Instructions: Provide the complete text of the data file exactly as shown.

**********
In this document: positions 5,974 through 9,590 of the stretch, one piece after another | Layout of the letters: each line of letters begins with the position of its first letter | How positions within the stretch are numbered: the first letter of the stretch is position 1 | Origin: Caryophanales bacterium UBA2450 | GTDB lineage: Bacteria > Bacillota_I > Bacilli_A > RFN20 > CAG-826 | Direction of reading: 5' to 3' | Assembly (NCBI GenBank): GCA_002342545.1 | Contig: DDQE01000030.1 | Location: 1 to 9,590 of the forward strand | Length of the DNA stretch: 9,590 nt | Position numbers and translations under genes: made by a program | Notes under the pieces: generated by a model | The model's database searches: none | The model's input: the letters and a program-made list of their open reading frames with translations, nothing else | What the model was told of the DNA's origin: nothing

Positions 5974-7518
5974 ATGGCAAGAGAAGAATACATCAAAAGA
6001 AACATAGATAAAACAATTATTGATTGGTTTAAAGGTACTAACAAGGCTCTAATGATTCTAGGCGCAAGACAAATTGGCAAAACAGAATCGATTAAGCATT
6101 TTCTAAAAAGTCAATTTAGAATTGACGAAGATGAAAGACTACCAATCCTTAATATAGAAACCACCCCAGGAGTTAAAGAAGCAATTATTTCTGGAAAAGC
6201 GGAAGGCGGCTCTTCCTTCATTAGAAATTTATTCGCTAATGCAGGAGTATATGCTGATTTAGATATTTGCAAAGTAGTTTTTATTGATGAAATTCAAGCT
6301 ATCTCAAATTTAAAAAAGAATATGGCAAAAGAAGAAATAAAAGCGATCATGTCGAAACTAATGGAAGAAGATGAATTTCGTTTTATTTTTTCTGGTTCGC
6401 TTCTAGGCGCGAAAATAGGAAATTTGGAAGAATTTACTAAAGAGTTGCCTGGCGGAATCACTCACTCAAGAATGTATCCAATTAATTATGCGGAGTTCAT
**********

In this document: positions 5,974 through 9,590 of the stretch, one piece after another | Layout of the letters: each line of letters begins with the position of its first letter | How positions within the stretch are numbered: the first letter of the stretch is position 1 | Origin: Caryophanales bacterium UBA2450 | GTDB lineage: Bacteria > Bacillota_I > Bacilli_A > RFN20 > CAG-826 | Direction of reading: 5' to 3' | Assembly (NCBI GenBank): GCA_002342545.1 | Contig: DDQE01000030.1 | Location: 1 to 9,590 of the forward strand | Length of the DNA stretch: 9,590 nt | Position numbers and translations under genes: made by a program | Notes under the pieces: generated by a model | The model's database searches: none | The model's input: the letters and a program-made list of their open reading frames with translations, nothing else | What the model was told of the DNA's origin: nothing

Positions 5974-7518
5974 ATGGCAAGAGAAGAATACATCAAAAGA
6001 AACATAGATAAAACAATTATTGATTGGTTTAAAGGTACTAACAAGGCTCTAATGATTCTAGGCGCAAGACAAATTGGCAAAACAGAATCGATTAAGCATT
6101 TTCTAAAAAGTCAATTTAGAATTGACGAAGATGAAAGACTACCAATCCTTAATATAGAAACCACCCCAGGAGTTAAAGAAGCAATTATTTCTGGAAAAGC
6201 GGAAGGCGGCTCTTCCTTCATTAGAAATTTATTCGCTAATGCAGGAGTATATGCTGATTTAGATATTTGCAAAGTAGTTTTTATTGATGAAATTCAAGCT
6301 ATCTCAAATTTAAAAAAGAATATGGCAAAAGAAGAAATAAAAGCGATCATGTCGAAACTAATGGAAGAAGATGAATTTCGTTTTATTTTTTCTGGTTCGC
6401 TTCTAGGCGCGAAAATAGGAAATTTGGAAGAATTTACTAAAGAGTTGCCTGGCGGAATCACTCACTCAAGAATGTATCCAATTAATTATGCGGAGTTCAT